As much as we love Chrome OS, there’s always room for improvement, Like any other operating system, it has its shortcomings, quirks and sometimes just flat out issues that need to be addressed.
One particular area that is in desperate need of some polishing is the Chrome Web Store. With Android and Linux apps now a reality for most Chromebook users, it should be a priority, in my opinion, that Google
We’ll talk more at length on that later but for now, it looks like the Chrome team is offering a little bit of assistance in the Extensions department of the Web Store.
If I had to pinpoint one particular “thing” that would be the biggest security and/or resource depleting problem in Chrome and Chrome OS, Extensions would be at or near the top of the list.
Don’t get me wrong, they can be a wonderful thing and good ones can enhance the user experience ten-fold. The problem is that the Chrome Web Store is in dire need of some housekeeping. There are countless extensions that go unchecked by developers and sadly, many of them are uploaded to the Store with malicious intent.
Browser hijacks, data scraping and even crypto-mining can all be done by extensions that are disguised as harmless, or even
While a massive overhaul of the Chrome Web Store is certainly much-needed, Chrome developers are now experimenting with a tool that will allow users to track extension activity in real time.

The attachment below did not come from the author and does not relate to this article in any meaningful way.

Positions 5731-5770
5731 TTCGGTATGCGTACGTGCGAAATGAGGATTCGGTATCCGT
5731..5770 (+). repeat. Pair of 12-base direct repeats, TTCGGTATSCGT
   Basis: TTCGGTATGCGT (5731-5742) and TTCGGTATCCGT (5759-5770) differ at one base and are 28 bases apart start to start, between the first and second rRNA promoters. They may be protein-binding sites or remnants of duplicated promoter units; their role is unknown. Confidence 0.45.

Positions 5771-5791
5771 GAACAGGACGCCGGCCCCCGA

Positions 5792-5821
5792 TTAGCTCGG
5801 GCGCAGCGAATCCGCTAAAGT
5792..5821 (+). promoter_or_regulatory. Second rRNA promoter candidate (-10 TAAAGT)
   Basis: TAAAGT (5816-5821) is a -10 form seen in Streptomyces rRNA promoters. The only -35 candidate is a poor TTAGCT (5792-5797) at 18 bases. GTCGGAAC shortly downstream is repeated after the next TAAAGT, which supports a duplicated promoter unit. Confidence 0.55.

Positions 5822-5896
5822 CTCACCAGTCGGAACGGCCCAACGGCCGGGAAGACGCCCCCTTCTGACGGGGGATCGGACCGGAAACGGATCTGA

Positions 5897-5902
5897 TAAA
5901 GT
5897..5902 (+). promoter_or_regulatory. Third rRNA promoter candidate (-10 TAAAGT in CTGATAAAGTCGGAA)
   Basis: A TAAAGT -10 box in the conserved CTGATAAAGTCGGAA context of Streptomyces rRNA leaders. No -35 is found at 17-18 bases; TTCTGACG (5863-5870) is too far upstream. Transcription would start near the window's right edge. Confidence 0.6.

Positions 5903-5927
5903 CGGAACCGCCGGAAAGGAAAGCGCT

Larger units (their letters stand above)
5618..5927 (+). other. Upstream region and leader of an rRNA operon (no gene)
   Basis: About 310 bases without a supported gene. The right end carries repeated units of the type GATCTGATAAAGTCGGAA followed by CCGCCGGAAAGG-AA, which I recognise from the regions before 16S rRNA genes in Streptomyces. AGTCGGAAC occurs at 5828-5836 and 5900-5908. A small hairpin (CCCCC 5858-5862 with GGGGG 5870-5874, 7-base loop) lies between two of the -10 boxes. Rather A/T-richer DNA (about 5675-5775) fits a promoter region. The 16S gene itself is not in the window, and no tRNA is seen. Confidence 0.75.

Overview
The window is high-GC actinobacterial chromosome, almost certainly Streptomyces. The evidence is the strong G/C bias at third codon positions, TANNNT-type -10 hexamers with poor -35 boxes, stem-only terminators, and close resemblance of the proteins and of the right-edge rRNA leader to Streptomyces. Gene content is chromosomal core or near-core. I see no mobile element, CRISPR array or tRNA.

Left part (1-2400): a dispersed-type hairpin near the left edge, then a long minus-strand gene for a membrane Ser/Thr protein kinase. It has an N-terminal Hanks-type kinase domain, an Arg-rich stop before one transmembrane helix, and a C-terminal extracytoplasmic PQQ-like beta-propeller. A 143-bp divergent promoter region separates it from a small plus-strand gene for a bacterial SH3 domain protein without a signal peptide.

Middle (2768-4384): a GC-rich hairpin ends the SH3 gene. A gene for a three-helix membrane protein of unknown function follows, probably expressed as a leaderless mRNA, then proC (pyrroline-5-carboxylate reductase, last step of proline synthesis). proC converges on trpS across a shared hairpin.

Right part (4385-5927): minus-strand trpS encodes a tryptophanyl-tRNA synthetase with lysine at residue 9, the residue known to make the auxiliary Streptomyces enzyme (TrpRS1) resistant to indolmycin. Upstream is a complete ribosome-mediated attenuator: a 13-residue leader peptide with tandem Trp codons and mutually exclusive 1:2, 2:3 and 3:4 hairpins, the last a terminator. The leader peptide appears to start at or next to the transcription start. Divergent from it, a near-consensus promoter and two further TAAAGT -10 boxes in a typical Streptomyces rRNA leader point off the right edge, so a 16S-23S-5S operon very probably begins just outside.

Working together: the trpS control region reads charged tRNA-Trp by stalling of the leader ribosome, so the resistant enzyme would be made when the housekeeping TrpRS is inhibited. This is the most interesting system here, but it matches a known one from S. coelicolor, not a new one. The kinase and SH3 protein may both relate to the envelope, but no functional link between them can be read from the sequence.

Add a real time tab so users can see what their extensions are doing in real-time. This achieves feature parity with the real-time tab for the activity log in Chrome Apps and Extensions Developer ToolCR Bug Tracker
The feature, which has yet to make its way to the Canary Channel, will let users start and stop “recording” sessions that show extension activity. Extension Activity Logging, as the flag has been named, could give users insight into extensions that may be performing processes outside of their intended purpose. This, in turn, could key developers into those extensions that may have slipped into the Web Store with malicious intent.
On a less alarming front, the feature could also assist in identifying extensions that may be using vital CPU and RAM resources when not a priority. Once pinpointed, users could easily enable/disable essential extensions to enhance the performance of their devices.
To follow along with the Extension Activity Logging development, head to the CR Bug Tracker and star the issue for updates. We’ll keep close watch for this flag to pop up and report back with a first look when available.